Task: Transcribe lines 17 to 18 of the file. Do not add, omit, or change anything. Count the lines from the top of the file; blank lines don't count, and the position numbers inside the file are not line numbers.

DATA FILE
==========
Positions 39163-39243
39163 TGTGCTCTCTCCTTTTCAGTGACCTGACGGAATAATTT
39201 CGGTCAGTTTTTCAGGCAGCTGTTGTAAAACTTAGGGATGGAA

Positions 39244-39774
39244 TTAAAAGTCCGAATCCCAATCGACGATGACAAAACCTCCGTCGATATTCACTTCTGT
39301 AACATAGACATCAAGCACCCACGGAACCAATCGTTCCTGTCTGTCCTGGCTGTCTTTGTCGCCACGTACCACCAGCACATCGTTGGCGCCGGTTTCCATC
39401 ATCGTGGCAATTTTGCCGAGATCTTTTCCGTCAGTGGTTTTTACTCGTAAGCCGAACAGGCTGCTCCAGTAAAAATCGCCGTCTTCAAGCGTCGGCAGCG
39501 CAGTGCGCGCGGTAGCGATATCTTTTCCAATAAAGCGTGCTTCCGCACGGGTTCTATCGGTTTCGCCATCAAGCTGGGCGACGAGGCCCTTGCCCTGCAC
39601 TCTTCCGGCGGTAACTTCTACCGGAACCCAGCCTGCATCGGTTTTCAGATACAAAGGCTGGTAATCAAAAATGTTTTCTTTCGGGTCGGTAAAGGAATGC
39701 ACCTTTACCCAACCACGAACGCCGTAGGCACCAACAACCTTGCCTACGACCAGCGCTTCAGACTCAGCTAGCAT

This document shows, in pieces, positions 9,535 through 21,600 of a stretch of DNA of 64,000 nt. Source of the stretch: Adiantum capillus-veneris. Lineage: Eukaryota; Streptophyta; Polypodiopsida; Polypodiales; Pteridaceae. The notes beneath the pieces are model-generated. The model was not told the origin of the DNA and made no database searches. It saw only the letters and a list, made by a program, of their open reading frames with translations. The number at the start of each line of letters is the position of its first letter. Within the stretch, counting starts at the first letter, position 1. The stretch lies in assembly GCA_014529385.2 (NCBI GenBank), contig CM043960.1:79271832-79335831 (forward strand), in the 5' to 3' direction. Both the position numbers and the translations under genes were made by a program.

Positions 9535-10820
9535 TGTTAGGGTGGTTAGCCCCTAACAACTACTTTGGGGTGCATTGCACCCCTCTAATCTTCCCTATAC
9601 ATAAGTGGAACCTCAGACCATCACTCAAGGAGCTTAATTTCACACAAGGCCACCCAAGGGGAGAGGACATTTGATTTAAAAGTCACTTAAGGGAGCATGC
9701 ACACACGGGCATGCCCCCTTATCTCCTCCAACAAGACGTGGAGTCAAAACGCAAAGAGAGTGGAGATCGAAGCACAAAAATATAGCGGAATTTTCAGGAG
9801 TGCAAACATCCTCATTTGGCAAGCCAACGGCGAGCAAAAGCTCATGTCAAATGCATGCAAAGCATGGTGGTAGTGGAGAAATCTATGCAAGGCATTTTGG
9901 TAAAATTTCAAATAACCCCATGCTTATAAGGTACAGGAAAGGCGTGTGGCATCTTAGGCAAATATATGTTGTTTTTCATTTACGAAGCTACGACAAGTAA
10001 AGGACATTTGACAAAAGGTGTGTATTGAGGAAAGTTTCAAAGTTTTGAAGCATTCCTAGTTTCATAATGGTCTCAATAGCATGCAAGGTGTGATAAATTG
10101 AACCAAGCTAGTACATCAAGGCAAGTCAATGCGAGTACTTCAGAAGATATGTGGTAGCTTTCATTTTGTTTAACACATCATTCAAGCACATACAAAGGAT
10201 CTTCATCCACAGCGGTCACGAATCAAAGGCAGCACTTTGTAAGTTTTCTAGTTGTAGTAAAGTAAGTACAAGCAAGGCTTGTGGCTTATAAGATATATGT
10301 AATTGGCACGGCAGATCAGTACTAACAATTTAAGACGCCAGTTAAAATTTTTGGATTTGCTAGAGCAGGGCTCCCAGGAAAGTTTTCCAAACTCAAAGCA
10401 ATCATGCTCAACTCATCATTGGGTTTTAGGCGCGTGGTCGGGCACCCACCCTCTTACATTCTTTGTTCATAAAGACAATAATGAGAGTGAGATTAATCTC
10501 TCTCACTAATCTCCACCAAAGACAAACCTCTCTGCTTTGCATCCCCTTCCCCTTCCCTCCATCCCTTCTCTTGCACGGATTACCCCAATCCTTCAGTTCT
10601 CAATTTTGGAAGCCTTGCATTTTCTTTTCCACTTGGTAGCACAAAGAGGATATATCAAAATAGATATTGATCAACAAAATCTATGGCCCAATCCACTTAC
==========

9901 TAAAATTTCAAATAACCCCATGCTTATAAGGTACAGGAAAGGCGTGTGGCATCTTAGGCAAATATATGTTGTTTTTCATTTACGAAGCTACGACAAGTAA
10001 AGGACATTTGACAAAAGGTGTGTATTGAGGAAAGTTTCAAAGTTTTGAAGCATTCCTAGTTTCATAATGGTCTCAATAGCATGCAAGGTGTGATAAATTG